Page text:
A More Robust Assessment of Antibiotic Combinations by Dynamic Susceptibility Model




Altman, Rachel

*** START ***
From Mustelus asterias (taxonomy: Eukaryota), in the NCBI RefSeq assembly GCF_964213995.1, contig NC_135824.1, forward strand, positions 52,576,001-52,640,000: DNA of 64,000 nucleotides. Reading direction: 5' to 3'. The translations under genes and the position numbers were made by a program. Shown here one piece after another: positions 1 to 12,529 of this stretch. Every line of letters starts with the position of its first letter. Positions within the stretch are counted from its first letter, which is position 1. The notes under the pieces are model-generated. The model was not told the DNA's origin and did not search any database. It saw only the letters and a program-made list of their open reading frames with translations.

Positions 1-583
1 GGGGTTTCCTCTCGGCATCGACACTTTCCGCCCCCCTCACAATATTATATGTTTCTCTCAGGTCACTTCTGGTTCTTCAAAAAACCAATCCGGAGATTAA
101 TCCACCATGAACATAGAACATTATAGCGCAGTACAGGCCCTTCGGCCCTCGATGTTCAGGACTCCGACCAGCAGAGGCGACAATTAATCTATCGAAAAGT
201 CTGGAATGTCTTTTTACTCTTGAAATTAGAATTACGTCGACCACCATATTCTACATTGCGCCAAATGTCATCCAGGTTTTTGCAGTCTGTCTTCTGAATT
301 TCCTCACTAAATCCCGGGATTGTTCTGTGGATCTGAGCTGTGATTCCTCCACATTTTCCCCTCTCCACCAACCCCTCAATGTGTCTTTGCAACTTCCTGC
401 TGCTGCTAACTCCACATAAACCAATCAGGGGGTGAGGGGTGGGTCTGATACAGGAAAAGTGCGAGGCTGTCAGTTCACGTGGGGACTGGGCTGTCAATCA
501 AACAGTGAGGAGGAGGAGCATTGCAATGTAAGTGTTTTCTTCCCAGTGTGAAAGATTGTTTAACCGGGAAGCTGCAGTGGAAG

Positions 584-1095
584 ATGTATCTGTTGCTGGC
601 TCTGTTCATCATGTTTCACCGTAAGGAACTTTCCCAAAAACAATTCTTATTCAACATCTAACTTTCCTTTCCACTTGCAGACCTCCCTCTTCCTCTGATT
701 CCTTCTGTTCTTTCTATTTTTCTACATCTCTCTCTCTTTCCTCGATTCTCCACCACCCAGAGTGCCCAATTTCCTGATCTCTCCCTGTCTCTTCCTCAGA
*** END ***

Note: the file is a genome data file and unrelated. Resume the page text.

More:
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Background: Evolving bacterial resistance presents a rising challenge to public health. One mechanism of resistance, the production of drug degrading enzymes, is traditionally treated with a combination of active first line antibiotic and enhancing inhibitor. The conventional testing method currently used to guide treatment with these combinations has deficiencies. Objective: To develop a robust computational tool that will help identify the most effective treatment options. Methods: A clinical strain of Klebsiella pneumoniae expressing CTX-M15 was studied. Piperacillin (an antibiotic) susceptibility testing was performed at varying concentrations of avibactam (an enzyme inhibitor). The susceptibility results were modeled against the changing inhibitor concentrations to produce a dynamic model of susceptibility. Accounting for fluctuating antibiotic concentrations in the body, an integrated metric (% T > MICi) was used to assess the potential effectiveness of various drug combination dosing regimens. Results: Piperacillin susceptibility was well characterized as a function of avibactam (r2 = 98). A range of % T > MICi (from 67.5% to 83.1%) was simulated by the computational model using escalating doses of piperacillin every 8 hours. These simulations will be experimentally validated in a preclinical infection model in the future. Conclusions: Integrating changing drug concentration levels in the body with a dynamic measure of susceptibility will likely provide a more comprehensive picture of how a bacterial infection might respond to a given drug combination. If validated, this computational model in combination with a revised testing method would help doctors to choose the best available treatment for the patient.